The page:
Pantheon and Public Suffix Domain Failure

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My domain is:

I ran this command:unknown

It produced this output:unknown

My web server is (include version):unknown

The operating system my web server runs on is (include version):unknown

My hosting provider, if applicable, is: Pantheon

I can login to a root shell on my machine (yes or no, or I don’t know): no

I’m using a control panel to manage my site (no, or provide the name and version of the control panel): unknown

The version of my client is (e.g. output of certbot --version or certbot-auto --version if you’re using Certbot): unknown

Hi! I apologize if this is the wrong topic to post to, and that I don’t have all of this information. I am a Pantheon customer, Pantheon has a process to auto-provision Let’s Encrypt certs when a domain is pointed at Pantheon. We recently launched a site on Pantheon This domain is on the public suffix list. Pantheon was able to provision a cert for but we keep getting failures on We’ve add a CAA record to but it still failed to provision the cert. Is there any way we can provision a Let’s Encrypt cert for this domain? Thanks!

Hi @wendywick, welcome to the community forum :wave:

Can you ask Pantheon to share the exact error message they're receiving from Let's Encrypt's ACME API when they try and fail to issue for this domain?

Here is the error from Pantheon. DebugURL: Error:400 urn:acme:error:malformed: Error creating new authz :: Name is an ICANN TLD Valid:false

Also, our domain had a working cert until this morning and is now failing as well.

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Hi @wendywick

this is a public suffix. So you can't create a certificate with that domain name, because, it's not a domain name. works, that's a domain (not a subdomain).

So change your setup.

Well, it has been used as a domain name forever, and our customer didn’t even know about the public suffix list. So we need it to have a cert. Other cert providers have worked around it.

I don’t believe the domain causing you problems was previously being used with Let’s Encrypt certificates. I can’t see any certificates issued for exactly except for three expired Comodo issued certificates from pre 2016. I do see certificates issued by Let’s Encrypt that include but not the bare that’s causing problems for you now (e.g. this one).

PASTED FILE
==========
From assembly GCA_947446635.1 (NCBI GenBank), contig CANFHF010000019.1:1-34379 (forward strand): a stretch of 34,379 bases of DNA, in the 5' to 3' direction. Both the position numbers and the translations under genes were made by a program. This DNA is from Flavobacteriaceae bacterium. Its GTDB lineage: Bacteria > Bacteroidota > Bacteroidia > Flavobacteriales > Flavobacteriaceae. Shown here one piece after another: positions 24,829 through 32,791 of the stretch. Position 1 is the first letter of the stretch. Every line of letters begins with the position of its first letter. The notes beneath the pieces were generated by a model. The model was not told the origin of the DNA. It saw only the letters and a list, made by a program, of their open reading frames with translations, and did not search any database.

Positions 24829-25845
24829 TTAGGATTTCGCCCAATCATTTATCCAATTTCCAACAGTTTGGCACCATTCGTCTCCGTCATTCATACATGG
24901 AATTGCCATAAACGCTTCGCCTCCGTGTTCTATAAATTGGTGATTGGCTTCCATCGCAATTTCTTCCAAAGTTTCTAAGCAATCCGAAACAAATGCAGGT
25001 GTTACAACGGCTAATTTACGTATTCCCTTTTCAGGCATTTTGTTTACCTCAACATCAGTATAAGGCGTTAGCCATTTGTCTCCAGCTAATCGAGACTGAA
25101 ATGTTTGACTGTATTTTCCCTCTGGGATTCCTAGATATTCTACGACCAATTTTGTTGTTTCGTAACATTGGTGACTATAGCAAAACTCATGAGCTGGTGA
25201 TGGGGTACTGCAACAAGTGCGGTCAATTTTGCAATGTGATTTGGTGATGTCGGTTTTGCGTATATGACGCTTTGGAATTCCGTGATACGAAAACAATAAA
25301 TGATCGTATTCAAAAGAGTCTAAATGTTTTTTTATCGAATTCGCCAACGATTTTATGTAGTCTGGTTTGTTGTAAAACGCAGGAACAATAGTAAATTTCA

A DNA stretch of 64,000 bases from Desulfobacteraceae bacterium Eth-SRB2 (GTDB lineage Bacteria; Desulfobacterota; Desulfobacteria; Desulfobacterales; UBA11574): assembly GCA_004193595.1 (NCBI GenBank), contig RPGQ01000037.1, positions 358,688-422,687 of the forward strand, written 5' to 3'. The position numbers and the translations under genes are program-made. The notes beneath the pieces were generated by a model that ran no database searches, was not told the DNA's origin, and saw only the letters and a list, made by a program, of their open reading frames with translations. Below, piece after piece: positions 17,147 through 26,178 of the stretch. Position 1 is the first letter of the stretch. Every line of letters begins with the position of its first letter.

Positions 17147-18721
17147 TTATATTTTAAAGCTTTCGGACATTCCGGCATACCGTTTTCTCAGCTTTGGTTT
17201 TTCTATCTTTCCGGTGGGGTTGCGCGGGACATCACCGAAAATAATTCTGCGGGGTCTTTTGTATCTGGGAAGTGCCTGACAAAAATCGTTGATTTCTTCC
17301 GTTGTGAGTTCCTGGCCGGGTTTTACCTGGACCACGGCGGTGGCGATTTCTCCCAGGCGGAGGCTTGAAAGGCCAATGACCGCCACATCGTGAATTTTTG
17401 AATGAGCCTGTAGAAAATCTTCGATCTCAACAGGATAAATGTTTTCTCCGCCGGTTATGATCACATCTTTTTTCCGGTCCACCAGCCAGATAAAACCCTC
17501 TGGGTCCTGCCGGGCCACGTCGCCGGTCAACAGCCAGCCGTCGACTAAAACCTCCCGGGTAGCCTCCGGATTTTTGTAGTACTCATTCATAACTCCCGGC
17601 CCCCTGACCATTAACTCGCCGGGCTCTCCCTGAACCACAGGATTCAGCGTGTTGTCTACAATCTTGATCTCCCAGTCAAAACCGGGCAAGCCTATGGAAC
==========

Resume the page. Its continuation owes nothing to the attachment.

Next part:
As @JuergenAuer mentioned is considered a public suffix because it was added to the publicsuffix-list at the request of someone in control of the domain. I thought we had a provision in place to allow issuance for an exact match to a public suffix entry, I will have to look into that and get back to you. It looks like someone affiliated with your organization already considered removing the domain from the PSL and decided against it.

Thank you for your response, you are correct, has never been used with Let’s Encrypt. We recently launched a new site for this customer on Pantheon (who’s domain has always been and since Pantheon utilizes Let’s Encrypt certs this is the first time we’ve run up against this public suffix list issue. We did investigate removing the domain from the public suffix list, but our customer’s domain controller decided against that. We are hoping there is some way to prove ownership of this domain so we can issue a cert for it, even though it’s on the public suffix list. I understand that this is not best practice, but this customer has used this domain since they were created and prior to the public suffix list, so we can’t change our setup at this point.


Hi @wendywick! Welcome to the forum.

This is an interesting case. The public suffix list is broken up into two sections: the ICANN section, and the PRIVATE section. The ICANN section mostly consists of exact TLDs, like com and org, plus effective TLDs like We have certain obligations under the Baseline Requirements with regards to public suffixes, mainly that we can’t issue for *.foo where foo is a public suffix.

While those requirements don’t technically prevent us from issuing for TLDs, like com or, our policy so far has not been to issue for ICANN TLDs because it’s generally not a best practice to put websites on such TLDs. Partly that’s because, for the dotless TLDs, it can create confusion between local network hostnames and global DNS hostnames. is in a funny position because it’s listed as a TLD in the ICANN section, but it seems like it is actually being used as a website in addition to a TLD.

So, long story short, this is our current policy. We’re not likely to change it in the short term, but I do appreciate you bringing the instance to our attention since it will help inform our future thoughts on it. I’d recommend getting an inexpensive certificate from another CA if you’d like to continue serving as a website.


Thank you so much for the thorough response and your future consideration of this edge case! We will proceed with an external cert.

Thanks again!

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